Death of Enterprise IT startups?

I had been mulling over writing a post about enterprise IT buying behaviour in relation to smaller vendors.  Then I spotted Joe McKendrick’s piece Why are enterprise IT startups vanishing?

Joe is bang on the money that enterprise IT has become so complex that startups are disincentivised.  With my CEO of Blue Prism hat on (we are not one of Joe’s big five), I thought I would add my thoughts to the debate.

Large enterprises like buying IT from large vendors.  Minimise the number of suppliers, and negotiate hard.  Reduce management and procurement costs.  Nobody really wants tangential relationships with small suppliers that might go out of business (or get bought by Computer Associates).

So enterprise activity, driven by corporate IT, has created rules and procedures.  A frustrated startup might think of them as guard dogs, fences, sentries and barbed wire, with the sole objective of keeping new vendors at bay.  IT calls this a supplier consolidation strategy and you can see why it makes sense on the face of it.

Even when a small vendor gets some limelight in a corporate account, they have to fund increasingly long and expensive sales cycles.  Free Proofs of Concept, deferred licence fees, an intricate (and near infinite) maze of decision makers to negotiate, and pressure from enterprise procurement to “recognise the reputational gain of working for us” – in other words drop price.

This is all bad for innovation because large vendors are not innovators.  They are not incentivised to innovate, nor agile enough to do so.  Quite the reverse.  So the enterprise actually loses out.  The lost opportunity of delivering real benefits by simply acting and delivering change quickly. Acting in this way may produce a small number of failures, but I believe that the overall benefit to the enterprise from increased agility and speed to deployment for the successful projects will more than compensate.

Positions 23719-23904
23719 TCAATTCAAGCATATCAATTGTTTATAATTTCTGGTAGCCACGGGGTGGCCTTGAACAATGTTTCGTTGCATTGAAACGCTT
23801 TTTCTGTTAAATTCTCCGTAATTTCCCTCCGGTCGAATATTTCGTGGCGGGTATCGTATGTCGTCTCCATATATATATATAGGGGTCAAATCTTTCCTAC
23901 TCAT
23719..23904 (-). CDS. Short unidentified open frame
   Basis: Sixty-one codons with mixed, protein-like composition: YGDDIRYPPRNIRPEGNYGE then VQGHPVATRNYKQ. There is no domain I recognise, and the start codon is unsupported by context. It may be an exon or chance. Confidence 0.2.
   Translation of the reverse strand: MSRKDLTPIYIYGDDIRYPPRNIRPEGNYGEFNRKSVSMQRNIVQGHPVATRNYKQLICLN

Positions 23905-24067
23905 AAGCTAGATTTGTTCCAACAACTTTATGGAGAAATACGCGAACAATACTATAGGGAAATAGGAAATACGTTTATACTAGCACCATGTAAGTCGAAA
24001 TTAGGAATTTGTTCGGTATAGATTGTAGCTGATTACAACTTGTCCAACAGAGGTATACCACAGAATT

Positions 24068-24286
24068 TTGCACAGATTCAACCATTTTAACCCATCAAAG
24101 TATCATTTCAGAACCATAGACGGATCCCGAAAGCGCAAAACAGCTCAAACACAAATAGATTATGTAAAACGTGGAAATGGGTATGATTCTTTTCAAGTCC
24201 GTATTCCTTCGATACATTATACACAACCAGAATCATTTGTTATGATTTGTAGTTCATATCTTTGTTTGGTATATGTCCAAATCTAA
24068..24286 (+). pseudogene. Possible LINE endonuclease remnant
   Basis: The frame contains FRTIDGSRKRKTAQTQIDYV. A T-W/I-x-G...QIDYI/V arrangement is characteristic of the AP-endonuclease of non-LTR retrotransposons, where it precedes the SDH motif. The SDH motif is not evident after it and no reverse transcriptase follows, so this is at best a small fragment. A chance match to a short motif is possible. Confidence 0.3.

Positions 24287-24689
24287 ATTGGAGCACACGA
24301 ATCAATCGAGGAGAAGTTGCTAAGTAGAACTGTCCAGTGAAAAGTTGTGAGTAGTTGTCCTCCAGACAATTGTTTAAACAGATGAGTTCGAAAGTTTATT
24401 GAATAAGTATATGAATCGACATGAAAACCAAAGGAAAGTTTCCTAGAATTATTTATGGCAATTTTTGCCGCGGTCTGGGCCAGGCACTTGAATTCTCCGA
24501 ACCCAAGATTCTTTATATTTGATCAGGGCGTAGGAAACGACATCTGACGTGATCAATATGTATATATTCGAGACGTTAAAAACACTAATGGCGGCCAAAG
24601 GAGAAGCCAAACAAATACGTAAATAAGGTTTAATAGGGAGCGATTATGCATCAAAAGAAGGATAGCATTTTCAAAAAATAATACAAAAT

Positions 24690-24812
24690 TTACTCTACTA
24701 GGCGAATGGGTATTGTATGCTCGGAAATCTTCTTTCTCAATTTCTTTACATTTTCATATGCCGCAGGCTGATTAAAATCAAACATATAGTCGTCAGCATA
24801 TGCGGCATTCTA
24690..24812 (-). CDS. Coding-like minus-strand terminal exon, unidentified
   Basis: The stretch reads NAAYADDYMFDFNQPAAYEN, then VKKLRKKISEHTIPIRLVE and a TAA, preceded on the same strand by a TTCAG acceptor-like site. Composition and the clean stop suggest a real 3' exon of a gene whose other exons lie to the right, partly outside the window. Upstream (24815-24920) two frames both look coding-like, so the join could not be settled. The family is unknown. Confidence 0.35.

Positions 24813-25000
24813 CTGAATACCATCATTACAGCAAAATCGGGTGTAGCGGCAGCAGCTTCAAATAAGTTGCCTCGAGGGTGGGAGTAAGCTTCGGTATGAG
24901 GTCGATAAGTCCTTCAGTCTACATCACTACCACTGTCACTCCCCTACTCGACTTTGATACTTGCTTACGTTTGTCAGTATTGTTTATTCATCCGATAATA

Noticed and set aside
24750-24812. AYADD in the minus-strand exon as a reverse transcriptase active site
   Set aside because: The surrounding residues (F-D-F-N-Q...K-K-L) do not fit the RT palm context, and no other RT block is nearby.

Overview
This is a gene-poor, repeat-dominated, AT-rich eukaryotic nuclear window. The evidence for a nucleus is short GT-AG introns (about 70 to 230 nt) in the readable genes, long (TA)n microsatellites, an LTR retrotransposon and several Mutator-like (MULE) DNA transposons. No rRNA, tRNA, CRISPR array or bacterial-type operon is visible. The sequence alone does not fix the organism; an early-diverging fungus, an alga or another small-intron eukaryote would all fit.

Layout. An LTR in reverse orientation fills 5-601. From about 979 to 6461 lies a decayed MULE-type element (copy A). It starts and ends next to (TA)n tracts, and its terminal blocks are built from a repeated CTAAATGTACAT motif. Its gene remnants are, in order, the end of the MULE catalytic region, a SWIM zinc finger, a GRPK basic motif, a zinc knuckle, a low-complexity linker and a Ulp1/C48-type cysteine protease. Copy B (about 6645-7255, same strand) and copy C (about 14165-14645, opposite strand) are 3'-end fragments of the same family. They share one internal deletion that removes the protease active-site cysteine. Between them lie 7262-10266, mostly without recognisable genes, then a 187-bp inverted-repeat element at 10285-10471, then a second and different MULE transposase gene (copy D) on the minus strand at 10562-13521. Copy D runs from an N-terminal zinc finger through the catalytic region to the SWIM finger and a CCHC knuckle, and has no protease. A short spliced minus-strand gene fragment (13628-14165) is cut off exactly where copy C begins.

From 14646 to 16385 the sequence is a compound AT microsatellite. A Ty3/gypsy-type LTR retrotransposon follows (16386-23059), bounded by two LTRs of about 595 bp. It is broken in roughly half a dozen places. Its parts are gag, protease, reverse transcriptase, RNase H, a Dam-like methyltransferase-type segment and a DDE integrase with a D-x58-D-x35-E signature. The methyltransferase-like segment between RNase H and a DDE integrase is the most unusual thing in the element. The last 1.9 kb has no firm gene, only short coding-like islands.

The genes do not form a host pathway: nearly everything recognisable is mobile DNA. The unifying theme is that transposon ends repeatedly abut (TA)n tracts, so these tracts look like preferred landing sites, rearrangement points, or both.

Nonetheless, startups need to acknowledge and accept that selling to the enterprise is much harder, much slower, and much more expensive than it used to be.  Investors have already realised this and diverted their funds towards companies in the Cloud, SaaS and virtualisation spaces because there is an apparent shortening of the sales cycle, partly by bypassing IT and selling straight to the business.  This leaves “traditional” enterprise IT startups struggling for funds, struggling for sales and struggling for recognition.

The good news for enterprise IT startups is, that it is now an underinvested space.  This, I believe, will create fewer but more exciting, and less competition bound, innovation opportunities.  In the end the economic case wins out.  If startups can find the most compelling of propositions, then corporate IT will ultimately adopt the innovation or have to find an alternative.  If I was investing right now, I would be looking for enterprise IT innovation.

Joe argues that most enterprises don’t have “anywhere near” the agility promised by SOA, cloud and Enterprise 2.0.  I agree that there is plenty of room for innovation and smart startups are the sparks that will create new fires in this space.

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